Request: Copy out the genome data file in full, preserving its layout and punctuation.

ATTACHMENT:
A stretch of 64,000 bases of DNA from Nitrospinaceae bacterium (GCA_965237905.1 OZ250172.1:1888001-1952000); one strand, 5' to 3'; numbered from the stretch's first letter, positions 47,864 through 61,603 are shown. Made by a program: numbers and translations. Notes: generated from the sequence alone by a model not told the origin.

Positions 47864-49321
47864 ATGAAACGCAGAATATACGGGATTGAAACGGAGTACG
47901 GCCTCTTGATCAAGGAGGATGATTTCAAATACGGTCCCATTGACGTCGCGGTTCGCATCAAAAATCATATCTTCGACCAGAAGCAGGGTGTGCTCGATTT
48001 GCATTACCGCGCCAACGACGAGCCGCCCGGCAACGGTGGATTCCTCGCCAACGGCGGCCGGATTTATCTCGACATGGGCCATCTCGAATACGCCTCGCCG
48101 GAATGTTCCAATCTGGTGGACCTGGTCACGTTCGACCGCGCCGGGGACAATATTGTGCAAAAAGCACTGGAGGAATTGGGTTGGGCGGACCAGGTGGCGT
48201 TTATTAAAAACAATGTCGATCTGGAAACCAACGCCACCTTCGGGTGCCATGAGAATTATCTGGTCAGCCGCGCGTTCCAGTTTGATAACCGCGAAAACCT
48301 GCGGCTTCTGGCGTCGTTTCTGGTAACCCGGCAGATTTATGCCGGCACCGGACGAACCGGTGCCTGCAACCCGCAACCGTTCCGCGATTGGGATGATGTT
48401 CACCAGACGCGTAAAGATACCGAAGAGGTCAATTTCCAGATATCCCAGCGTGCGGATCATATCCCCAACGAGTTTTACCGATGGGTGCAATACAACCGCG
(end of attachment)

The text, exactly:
A stretch of 64,000 bases of DNA from Nitrospinaceae bacterium (GCA_965237905.1 OZ250172.1:1888001-1952000); one strand, 5' to 3'; numbered from the stretch's first letter, positions 47,864 through 61,603 are shown. Made by a program: numbers and translations. Notes: generated from the sequence alone by a model not told the origin.

Positions 47864-49321
47864 ATGAAACGCAGAATATACGGGATTGAAACGGAGTACG
47901 GCCTCTTGATCAAGGAGGATGATTTCAAATACGGTCCCATTGACGTCGCGGTTCGCATCAAAAATCATATCTTCGACCAGAAGCAGGGTGTGCTCGATTT
48001 GCATTACCGCGCCAACGACGAGCCGCCCGGCAACGGTGGATTCCTCGCCAACGGCGGCCGGATTTATCTCGACATGGGCCATCTCGAATACGCCTCGCCG
48101 GAATGTTCCAATCTGGTGGACCTGGTCACGTTCGACCGCGCCGGGGACAATATTGTGCAAAAAGCACTGGAGGAATTGGGTTGGGCGGACCAGGTGGCGT
48201 TTATTAAAAACAATGTCGATCTGGAAACCAACGCCACCTTCGGGTGCCATGAGAATTATCTGGTCAGCCGCGCGTTCCAGTTTGATAACCGCGAAAACCT
48301 GCGGCTTCTGGCGTCGTTTCTGGTAACCCGGCAGATTTATGCCGGCACCGGACGAACCGGTGCCTGCAACCCGCAACCGTTCCGCGATTGGGATGATGTT
48401 CACCAGACGCGTAAAGATACCGAAGAGGTCAATTTCCAGATATCCCAGCGTGCGGATCATATCCCCAACGAGTTTTACCGATGGGTGCAATACAACCGCG